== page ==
Tumor necrosis factor (TNF) is a key mediator involved in many physiologic processes including immunity, inflammation, and metabolism. A relationship between TNF and hemorrhagic shock has not been clearly demonstrated. To help understand the role of TNF in hemorrhagic shock we developed a hemorrhagic shock model to measure TNF and monocyte levels during hemorrhage and resuscitation. Male Sprague-Dawley rats were anesthetized and subjected to a 50% blood loss (30 ml/kg) over 2 min and left in shock for 58 min. The animals were then resuscitated with two times blood loss (60 mukg) using lactated Ringers over 1 h. This model results in 75% mortality within 3 days (LD 75). Blood samples (2 ml) were obtained at intervals during shock and resuscitation, and assayed for TNF concentrations and white blood cell counts. Despite a marked fall in total leukocytes (24 600 pre-hemorrhage to 11 300 post-hemorrhage, P < 0.005), monocytes increased in percentage and in total count. Blood levels of TNF were initially undetectable but rose within 10 min after hemorrhage, peaked at 30 min after hemorrhage, and then became undetectable during resuscitation. In this model, macrophages and TNF are released into the circulation after hemorrhagic shock. TNF may play a role as a mediator in the pathophysiology of hemorrhagic shock.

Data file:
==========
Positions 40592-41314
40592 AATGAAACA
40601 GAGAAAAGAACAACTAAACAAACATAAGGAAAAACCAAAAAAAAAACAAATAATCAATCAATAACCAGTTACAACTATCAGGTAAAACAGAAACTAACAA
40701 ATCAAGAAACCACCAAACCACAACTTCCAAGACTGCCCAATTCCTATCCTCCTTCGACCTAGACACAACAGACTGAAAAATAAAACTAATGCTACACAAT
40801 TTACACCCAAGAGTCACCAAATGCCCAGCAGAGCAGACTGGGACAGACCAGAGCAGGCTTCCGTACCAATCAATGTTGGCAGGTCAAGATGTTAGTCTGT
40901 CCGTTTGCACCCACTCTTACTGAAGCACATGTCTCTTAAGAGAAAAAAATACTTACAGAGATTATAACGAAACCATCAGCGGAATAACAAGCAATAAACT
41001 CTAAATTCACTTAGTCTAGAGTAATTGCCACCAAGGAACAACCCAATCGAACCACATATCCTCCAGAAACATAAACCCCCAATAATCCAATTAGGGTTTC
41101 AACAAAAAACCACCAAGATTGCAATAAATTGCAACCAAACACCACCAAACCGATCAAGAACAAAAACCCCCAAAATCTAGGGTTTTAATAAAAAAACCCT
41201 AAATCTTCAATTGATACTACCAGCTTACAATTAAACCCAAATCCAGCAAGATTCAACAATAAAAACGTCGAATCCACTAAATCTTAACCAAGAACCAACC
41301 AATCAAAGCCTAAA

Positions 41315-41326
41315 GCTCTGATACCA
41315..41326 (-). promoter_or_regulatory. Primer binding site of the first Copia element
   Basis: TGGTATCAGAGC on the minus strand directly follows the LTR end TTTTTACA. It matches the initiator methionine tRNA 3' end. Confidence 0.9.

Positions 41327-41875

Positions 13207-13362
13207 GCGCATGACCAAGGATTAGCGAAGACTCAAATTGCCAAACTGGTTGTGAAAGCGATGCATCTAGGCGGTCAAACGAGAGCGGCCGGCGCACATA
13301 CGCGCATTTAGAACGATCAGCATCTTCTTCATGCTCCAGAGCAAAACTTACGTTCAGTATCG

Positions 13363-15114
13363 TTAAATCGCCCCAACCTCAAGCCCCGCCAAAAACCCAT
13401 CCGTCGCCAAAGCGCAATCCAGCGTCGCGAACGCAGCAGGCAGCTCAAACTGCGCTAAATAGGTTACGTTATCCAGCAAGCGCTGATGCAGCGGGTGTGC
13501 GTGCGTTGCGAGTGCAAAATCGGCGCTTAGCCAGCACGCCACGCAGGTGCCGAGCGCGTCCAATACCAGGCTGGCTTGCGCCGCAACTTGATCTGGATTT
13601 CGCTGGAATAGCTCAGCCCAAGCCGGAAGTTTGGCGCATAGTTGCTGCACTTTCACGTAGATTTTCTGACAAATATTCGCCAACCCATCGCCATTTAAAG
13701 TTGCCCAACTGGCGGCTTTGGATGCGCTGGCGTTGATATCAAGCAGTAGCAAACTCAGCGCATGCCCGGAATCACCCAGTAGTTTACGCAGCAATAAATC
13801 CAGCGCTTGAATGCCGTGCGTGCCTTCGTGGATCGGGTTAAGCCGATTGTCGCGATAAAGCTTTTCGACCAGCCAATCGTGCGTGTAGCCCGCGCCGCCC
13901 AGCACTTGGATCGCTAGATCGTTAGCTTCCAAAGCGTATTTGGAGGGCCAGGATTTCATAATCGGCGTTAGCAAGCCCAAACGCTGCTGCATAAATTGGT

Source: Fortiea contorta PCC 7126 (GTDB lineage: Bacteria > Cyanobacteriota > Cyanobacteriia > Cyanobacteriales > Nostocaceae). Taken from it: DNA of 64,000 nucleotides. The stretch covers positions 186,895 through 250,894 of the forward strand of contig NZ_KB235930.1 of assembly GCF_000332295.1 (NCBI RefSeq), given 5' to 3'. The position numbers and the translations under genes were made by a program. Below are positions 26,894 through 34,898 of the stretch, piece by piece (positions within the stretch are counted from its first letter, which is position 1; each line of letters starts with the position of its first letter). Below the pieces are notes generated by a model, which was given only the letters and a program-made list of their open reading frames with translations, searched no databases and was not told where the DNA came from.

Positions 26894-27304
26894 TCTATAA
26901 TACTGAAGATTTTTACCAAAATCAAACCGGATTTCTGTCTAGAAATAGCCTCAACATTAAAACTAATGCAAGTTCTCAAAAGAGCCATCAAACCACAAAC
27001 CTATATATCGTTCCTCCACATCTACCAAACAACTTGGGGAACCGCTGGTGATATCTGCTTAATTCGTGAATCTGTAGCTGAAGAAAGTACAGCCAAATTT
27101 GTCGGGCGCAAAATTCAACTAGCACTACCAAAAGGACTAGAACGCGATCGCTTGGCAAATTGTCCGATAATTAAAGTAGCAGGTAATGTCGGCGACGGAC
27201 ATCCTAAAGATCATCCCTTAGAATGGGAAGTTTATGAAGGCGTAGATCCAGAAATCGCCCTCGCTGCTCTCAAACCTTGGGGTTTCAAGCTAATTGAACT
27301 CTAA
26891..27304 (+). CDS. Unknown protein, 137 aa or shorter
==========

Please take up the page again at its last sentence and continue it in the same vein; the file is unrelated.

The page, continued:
- tumor necrosis factor
ASJC Scopus subject areas
- Emergency Medicine
- Cardiology and Cardiovascular Medicine